Level the Playing Field for U.S. Coal Shipments

With 12 million tonnes of coal already being transhipped from Montana and Wyoming to Asia, and more on the way, British Columbia is fast becoming the main western port of exit for U.S. exports of thermal coal, the worst contributor to global greenhouse gas pollution. U.S. coal competes for port space with B.C.’s own metallurgical coal (used to make steel). As a result, B.C. is facing proposals to ship more coal through Fraser Surrey Docks and Texada Island. As well, there are plans to build more coal shipping capacity to handle B.C.’s domestic metallurgical coal in North Vancouver. This would enable millions more tonnes of thermal coal to reach markets, put more coal trains and barges through neighbourhoods and coastal communities, and result in massive amounts of greenhouse gases polluting our atmosphere.

A movement of community, health, labour and business groups has come together to stop the expansion of U.S. thermal coal exports in B.C., in particular the proposal for a new trans-shipment project at Fraser Surrey Docks and Texada Island. Federal and provincial permits for the projects have been approved for the proposal despite widespread opposition and unprecedented public engagement on the issue.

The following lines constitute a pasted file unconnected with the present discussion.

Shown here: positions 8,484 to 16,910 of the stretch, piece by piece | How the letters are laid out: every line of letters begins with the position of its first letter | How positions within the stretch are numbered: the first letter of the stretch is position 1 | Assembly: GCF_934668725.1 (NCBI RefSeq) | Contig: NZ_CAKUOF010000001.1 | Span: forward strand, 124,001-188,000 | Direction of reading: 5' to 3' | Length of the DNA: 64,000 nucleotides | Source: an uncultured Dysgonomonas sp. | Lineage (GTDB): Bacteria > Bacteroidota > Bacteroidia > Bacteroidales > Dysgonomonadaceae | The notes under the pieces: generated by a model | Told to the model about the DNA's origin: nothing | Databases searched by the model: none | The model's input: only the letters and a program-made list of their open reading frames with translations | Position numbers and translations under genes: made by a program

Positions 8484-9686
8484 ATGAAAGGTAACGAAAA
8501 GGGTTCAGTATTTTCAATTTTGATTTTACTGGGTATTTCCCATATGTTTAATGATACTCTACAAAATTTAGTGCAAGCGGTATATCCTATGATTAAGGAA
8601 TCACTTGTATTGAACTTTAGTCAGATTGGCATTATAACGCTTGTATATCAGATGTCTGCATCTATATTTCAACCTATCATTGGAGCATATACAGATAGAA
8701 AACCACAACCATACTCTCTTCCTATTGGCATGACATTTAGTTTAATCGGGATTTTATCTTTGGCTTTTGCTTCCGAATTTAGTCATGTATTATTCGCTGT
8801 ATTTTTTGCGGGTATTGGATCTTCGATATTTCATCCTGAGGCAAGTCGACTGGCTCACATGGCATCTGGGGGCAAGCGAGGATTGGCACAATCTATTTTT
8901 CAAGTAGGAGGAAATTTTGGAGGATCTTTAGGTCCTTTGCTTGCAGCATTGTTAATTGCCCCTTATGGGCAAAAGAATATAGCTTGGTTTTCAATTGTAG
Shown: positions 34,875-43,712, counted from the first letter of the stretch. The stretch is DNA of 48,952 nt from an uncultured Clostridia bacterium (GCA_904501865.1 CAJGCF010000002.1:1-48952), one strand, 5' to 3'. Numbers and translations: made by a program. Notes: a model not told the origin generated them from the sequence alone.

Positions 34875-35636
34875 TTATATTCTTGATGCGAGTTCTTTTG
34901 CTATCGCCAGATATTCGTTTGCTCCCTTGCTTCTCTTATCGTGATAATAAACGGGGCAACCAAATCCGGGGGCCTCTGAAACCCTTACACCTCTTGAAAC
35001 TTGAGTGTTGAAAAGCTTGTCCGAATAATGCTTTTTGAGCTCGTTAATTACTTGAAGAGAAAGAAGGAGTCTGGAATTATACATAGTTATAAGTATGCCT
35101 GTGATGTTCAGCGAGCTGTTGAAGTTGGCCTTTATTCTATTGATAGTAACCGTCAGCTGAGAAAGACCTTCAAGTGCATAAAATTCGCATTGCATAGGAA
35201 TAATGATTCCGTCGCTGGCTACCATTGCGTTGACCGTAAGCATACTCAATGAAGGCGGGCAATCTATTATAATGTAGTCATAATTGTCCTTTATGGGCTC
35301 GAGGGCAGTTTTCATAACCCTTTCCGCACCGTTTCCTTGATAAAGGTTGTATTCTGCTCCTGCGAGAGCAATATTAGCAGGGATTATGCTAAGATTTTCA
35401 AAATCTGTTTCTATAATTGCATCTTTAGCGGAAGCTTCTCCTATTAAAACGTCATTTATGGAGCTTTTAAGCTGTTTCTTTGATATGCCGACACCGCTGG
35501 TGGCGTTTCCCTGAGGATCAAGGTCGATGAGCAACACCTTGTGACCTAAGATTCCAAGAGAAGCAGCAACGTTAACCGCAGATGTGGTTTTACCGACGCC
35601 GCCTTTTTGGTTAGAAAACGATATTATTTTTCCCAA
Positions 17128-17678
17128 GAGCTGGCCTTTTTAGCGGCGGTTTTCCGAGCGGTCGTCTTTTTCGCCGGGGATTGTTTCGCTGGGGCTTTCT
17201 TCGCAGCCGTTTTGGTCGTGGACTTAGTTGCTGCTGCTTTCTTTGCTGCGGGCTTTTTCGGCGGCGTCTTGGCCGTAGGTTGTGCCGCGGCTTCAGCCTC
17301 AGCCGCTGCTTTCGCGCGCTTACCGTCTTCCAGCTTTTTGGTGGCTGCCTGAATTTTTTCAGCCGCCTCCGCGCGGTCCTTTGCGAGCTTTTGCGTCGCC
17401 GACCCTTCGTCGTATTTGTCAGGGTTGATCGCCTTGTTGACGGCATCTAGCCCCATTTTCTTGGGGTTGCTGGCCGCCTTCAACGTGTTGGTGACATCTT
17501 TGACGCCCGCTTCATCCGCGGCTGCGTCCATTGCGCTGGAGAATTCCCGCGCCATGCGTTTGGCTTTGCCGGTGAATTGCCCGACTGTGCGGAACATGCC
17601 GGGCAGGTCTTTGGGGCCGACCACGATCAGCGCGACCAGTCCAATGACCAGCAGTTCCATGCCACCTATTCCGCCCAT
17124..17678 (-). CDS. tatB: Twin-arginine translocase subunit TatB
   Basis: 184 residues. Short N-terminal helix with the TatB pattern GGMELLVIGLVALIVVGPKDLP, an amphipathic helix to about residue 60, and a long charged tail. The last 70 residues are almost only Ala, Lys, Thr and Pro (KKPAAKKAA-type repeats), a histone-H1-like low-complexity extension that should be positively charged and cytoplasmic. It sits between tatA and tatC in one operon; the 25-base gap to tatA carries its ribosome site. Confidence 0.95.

All the while, U.S. thermal coal producers are taking advantage of an unfair playing field. Under the Carbon Tax B.C. coal producers pay $30/tonne of carbon for the greenhouse gases emitted in the mining, processing and transportation to ports, but U.S. producers don’t have to pay the tax. If U.S. coal exporters also paid for those emissions it would better reflect the real cost of thermal coal on our communities, our infrastructure and our climate. Equalizing carbon pricing for coal shipments from B.C. ports would level the playing field, bolster B.C.’s climate leadership and further discourage port expansion for a risky product from a dying industry.